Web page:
Among counties with at least 20 companies, San Francisco County has the most women board directors (17.3 percent), and Alameda County has the fewest (9 percent). San Mateo County has the most highest-paid women executives (15.4 percent), and Orange County has the fewest (8.1 percent). The study tracks the members of the boards of directors and the five highest-paid executives, NEOs, for each company as reported to the  SEC.

The study examined filing data available as of Aug. 31, 2013. The 400 companies were selected based on market capitalization. They also looked at the race and ethnicity of women and men corporate directors at the 94 public companies that also appeared on the 2013 Fortune 1000 list. Ethnic representation is poor among directors of both genders, with about nine out of 10 directors being Caucasian — even though California is more diverse than the country as a whole. (Only 39 percent of Californians identify as Caucasian alone.) Companies that appear in the study’s Top 25 list for the sixth consecutive year are AMN Healthcare Services Inc., bebe stores Inc., BRE Properties, Deckers Outdoor Corp., and McKesson Corp. Annie’s Inc. and The Wet Seal Inc. tied for No. 1 with 54.5 percent women in these top positions. Both firms are led by male CEOs. Said John M. Foraker, chief executive officer of Annie’s,

Annie’s is honored to be at the top of this prestigious list of public companies. Annie’s aims to support, promote, and develop highly capable leaders who can forward Annie’s culture of equality and excellence. From Molly Ashby, chairman of our board, to Annie, our inspirational president, to key employees throughout our company, women play an integral role in the success and growth of our brand. This external recognition reflects our commitment to our values including our dedication to expanding the role of women in business.

John D. Goodman, chief executive officer of The Wet Seal Inc. said the company is proud to be recognized for the number of women in its top executive ranks and its board of directors.

As a retailer of women’s apparel, Wet Seal is committed to empowering, developing, and recognizing women whether they are our customers, employees, or members of the communities in which we operate. Our people are our lifeblood and it’s the rich diversity of our employees and customers that sets us apart — at Wet Seal we are passionate about creating opportunities for people at every level.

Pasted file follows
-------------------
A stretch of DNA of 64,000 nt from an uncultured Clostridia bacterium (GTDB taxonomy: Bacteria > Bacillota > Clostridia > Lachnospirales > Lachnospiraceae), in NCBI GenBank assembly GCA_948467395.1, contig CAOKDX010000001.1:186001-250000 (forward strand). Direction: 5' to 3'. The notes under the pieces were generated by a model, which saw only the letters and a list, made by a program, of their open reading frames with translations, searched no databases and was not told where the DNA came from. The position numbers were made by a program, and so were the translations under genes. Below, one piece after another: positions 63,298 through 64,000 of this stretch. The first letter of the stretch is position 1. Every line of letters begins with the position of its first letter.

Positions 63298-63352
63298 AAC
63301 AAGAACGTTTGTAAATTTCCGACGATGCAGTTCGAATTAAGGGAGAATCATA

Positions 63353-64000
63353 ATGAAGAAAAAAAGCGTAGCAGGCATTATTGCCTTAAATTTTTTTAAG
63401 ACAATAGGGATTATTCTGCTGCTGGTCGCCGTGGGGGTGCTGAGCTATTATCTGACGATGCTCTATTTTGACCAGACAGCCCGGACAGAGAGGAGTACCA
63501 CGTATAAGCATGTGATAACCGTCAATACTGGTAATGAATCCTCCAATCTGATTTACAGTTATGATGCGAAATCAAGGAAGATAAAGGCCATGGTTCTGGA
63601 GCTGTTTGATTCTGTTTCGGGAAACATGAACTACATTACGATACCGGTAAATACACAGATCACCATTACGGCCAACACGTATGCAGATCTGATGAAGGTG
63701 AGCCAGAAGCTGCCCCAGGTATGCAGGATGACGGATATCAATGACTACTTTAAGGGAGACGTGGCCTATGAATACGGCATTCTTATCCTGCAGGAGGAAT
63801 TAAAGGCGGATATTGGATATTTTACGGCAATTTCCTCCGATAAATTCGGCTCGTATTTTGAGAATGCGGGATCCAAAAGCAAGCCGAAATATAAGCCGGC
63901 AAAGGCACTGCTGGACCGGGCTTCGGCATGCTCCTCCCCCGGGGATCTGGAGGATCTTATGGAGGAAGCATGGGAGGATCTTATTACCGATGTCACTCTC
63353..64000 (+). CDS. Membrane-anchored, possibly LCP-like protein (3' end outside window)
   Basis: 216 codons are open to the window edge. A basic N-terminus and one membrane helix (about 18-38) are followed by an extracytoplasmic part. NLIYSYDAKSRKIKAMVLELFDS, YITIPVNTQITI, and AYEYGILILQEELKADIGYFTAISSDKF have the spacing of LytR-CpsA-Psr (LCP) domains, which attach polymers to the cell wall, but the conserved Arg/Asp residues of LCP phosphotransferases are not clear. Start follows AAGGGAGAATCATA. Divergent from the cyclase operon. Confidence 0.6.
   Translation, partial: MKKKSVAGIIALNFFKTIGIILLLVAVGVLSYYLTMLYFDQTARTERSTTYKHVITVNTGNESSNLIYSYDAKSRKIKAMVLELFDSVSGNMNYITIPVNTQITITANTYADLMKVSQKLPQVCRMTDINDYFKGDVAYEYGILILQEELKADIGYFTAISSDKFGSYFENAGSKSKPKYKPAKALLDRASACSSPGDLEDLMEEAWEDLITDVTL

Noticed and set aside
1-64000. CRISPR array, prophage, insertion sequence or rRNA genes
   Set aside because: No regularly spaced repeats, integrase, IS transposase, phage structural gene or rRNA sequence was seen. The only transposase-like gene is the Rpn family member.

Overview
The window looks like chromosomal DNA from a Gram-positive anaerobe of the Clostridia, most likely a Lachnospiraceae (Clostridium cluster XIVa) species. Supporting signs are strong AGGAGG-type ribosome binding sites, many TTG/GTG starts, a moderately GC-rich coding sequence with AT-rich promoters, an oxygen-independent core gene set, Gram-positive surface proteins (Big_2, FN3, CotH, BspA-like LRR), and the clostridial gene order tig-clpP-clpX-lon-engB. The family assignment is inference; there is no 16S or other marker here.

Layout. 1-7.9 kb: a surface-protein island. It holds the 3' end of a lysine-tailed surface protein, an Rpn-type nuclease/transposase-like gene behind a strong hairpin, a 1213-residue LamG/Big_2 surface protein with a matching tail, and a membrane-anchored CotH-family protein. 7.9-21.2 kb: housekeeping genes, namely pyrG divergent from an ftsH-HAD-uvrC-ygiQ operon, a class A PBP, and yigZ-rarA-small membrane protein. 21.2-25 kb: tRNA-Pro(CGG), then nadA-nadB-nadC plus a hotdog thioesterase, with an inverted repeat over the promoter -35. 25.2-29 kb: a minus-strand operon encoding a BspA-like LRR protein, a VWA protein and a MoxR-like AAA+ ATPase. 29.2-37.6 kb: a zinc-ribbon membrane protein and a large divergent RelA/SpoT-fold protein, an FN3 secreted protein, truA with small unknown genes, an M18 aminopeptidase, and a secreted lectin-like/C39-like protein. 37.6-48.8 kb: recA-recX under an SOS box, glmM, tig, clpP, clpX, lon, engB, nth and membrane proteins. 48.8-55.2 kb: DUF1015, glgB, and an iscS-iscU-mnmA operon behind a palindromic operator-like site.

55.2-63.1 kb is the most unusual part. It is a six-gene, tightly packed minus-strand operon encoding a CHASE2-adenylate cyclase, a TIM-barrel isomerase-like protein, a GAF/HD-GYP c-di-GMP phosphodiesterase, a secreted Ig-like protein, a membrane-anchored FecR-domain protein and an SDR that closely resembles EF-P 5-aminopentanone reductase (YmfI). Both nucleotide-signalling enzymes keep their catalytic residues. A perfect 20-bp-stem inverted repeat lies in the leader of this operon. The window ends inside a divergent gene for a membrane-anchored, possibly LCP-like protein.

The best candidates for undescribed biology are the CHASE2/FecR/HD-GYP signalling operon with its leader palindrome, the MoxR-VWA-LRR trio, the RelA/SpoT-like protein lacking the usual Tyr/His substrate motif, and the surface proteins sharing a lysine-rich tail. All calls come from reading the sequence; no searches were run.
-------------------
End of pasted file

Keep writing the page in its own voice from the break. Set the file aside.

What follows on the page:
To publish the study, UC Davis partners with Watermark, a Bay Area-based nonprofit that offers programs for executive women. According to Marilyn Nagel, CEO of Watermark,

There has been significant discussion recently about women ‘leaning in’ and an outpouring of executive leadership support for greater equality. A new women’s movement is emerging in which women advocate for one another and have the ability to influence at the highest levels.

To download a full copy of the study, including industry-by-industry and county-by-county statistics, visit the new “Women in Business Leadership” website. Hats off to Amanda Kimball, who has been authoring these annual reports.

Europe Pulls Ahead

While the proportion of women directors in the United States is growing at a glacial pace, Europe is moving ahead. Korn Ferry reports (Could board diversity actually be decreasing?),

Ninety percent of new directors are white compared with 77 percent of this group in 2011. Moreover, diversity has dropped in virtually every category year-over-year: The percentage of new women directors dropped from 27 to 23; African-Americans from 11 percent to 6 percent; Asians from 7 percent to 1 percent; and Hispanics from 4 percent to 3 percent. Only international diversity has increased, with new, non-American directors representing 20 percent of recruits, up from 16 percent in 2011.

Companies listed on stock exchanges in the EU will need to bring the proportion of women on boards up to at least 40% by 2020 under a draft EU directive. In 2013, only 17.6% of non-executive board members of the EU’s largest companies were women. The rules would not apply to small and medium-sized enterprises employing fewer than 250 persons. (40% of seats on company boards for women)

The firm Russell Reynolds Associates released a comparison of its two studies done in 2009 and in 2012 on Board composition in Europe. As Europe moves towards 40% women directors, those new appointments are also likely to be younger and more international, making them more competitive against American counterparts. (How are Boards composed in Europe?)

Just how are women different than men and what kind of changes can we expect or hope for? Read Part II tomorrow.